Indeed, for the individual actor it is only his opinion that matters, only his opinion that causes him to act. The opinion of the crowd will change the data from which the individual must work, but only his own opinions, his own preferences, his own felt uneasiness and his desire to remove it, will cause him to act. Still, the reality facing every buyer and seller will be the market price; to try to determine any objective value is a hopeless quest.
Stock prices are determined by marginal opinion. That is to say, the least optimistic present owner and most optimistic non-owner determine the price. As John Burr Williams wrote in his 1938 treatise The Theory of Investment Value, "The margin will fall between owners and non-owners, the in and outs, the ayes and nays; and at this margin, opinion, mere opinion, will determine actual price."
Consider one hundred people holding the stock of a particular company. Suppose 99 people believe the stock is worth $50. One person believes it is only worth $40 and he sells it. For that instant, the market price is $40. Now this new holder (it could just as easily have been one of the other existing stockholders, assuming they have the funds to invest, or the ability to borrow) has his own opinion as to the stock’s worth. Perhaps he thinks it is worth $45. Let us say he finds a buyer willing to pay him his price and he sells. The market price at this instant is now $45. Remember too that the other shareholders that hold the stock believing it to be worth $50 can change their opinion too. Perhaps, one owner changes his appraisal and is willing to sell for $43. Let us suppose he finds a buyer. Now the price is $43. And on and on it goes.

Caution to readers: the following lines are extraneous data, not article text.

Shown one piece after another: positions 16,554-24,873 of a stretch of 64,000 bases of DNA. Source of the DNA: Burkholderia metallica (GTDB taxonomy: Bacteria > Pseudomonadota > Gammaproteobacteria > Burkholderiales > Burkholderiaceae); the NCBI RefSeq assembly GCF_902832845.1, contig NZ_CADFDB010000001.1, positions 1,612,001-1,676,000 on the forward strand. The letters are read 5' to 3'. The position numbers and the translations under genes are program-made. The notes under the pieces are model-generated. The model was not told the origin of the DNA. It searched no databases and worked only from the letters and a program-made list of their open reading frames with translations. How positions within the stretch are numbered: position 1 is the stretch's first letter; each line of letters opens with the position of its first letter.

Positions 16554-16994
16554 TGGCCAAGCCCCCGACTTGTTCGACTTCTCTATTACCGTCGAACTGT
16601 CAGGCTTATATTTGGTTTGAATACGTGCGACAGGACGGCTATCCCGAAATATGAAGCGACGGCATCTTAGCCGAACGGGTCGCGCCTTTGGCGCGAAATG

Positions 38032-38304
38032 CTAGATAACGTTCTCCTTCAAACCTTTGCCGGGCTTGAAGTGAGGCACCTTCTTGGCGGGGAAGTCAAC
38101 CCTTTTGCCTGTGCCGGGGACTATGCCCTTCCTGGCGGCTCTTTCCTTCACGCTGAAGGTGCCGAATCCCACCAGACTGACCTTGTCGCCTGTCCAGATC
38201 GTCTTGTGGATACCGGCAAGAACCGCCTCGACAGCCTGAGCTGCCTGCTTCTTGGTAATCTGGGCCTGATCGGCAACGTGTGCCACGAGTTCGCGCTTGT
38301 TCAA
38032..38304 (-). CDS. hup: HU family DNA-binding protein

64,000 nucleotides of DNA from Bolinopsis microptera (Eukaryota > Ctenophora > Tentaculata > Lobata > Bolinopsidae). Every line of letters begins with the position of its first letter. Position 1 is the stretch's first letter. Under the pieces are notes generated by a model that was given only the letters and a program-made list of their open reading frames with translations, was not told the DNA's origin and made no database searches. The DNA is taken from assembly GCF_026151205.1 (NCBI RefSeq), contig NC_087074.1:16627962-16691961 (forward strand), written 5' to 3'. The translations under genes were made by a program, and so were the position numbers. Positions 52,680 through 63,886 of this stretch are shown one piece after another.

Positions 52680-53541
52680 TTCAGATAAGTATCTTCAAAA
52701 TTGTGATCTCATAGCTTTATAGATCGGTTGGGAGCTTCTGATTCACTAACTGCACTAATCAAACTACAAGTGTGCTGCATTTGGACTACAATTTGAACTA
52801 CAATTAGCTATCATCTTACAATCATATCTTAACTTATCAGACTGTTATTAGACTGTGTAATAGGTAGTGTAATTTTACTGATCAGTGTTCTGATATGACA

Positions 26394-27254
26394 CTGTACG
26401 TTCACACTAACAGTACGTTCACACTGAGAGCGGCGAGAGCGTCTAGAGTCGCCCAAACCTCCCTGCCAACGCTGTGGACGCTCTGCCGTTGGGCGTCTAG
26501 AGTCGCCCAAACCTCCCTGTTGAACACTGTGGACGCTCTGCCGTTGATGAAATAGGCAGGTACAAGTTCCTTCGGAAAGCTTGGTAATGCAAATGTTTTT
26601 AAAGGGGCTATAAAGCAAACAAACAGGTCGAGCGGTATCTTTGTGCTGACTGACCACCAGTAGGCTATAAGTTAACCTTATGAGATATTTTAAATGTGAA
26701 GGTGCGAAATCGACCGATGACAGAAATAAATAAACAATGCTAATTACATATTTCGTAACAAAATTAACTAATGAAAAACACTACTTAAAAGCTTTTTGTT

One can imagine, with a stock trading millions of share per day and with literally millions of onlookers watching past transactions and putting bids of their own in the market, how much this price might move. The increments are typically small, but on certain days, perhaps due to new information, these prices can move significantly. Nonetheless, the process is the same. There must be buyers and sellers, and each are motivated by their own valuations, however arrived at.
This ought to dispel any notion that the market represents some sort of collective mind or social intelligence that exists apart from individual traders. To borrow once more from John Burr Williams: "Like a ghost in a haunted house, the notion of a soul possessing the market and sending it up or down, with a shrewdness uncanny and superhuman, keeps ever re-appearing." Since made from the stuff of mortal man, the market is equally prone to human folly. We can only speak of the market existing metaphorically.
The above discussion excludes monetary factors, of course. An increasing supply of money and credit serves as the rocket fuel to inflate the prices of stocks just as it does with other capital goods and all forms of investment. Stocks in essence are claims to a collection of resources employed in meeting the demands of consumers or other producers. As the new money weaves its way to buyers, these buyers bid up the prices of stocks.
As Mises has noted, "Very promptly these funds find outlets in the stock exchange or fixed investment. The notion that it is possible to pursue a credit expansion without making stock prices rise and fixed investment expand is absurd."
In the metallic money world of yesteryear, an increase in money and credit beyond that which was covered by specie was defined as inflation. Today, awash in fiat currency, inflation is often defined as a general increase in prices. This confuses cause and effect. The general increase in prices observed is the consequences of an increasing supply of money and credit.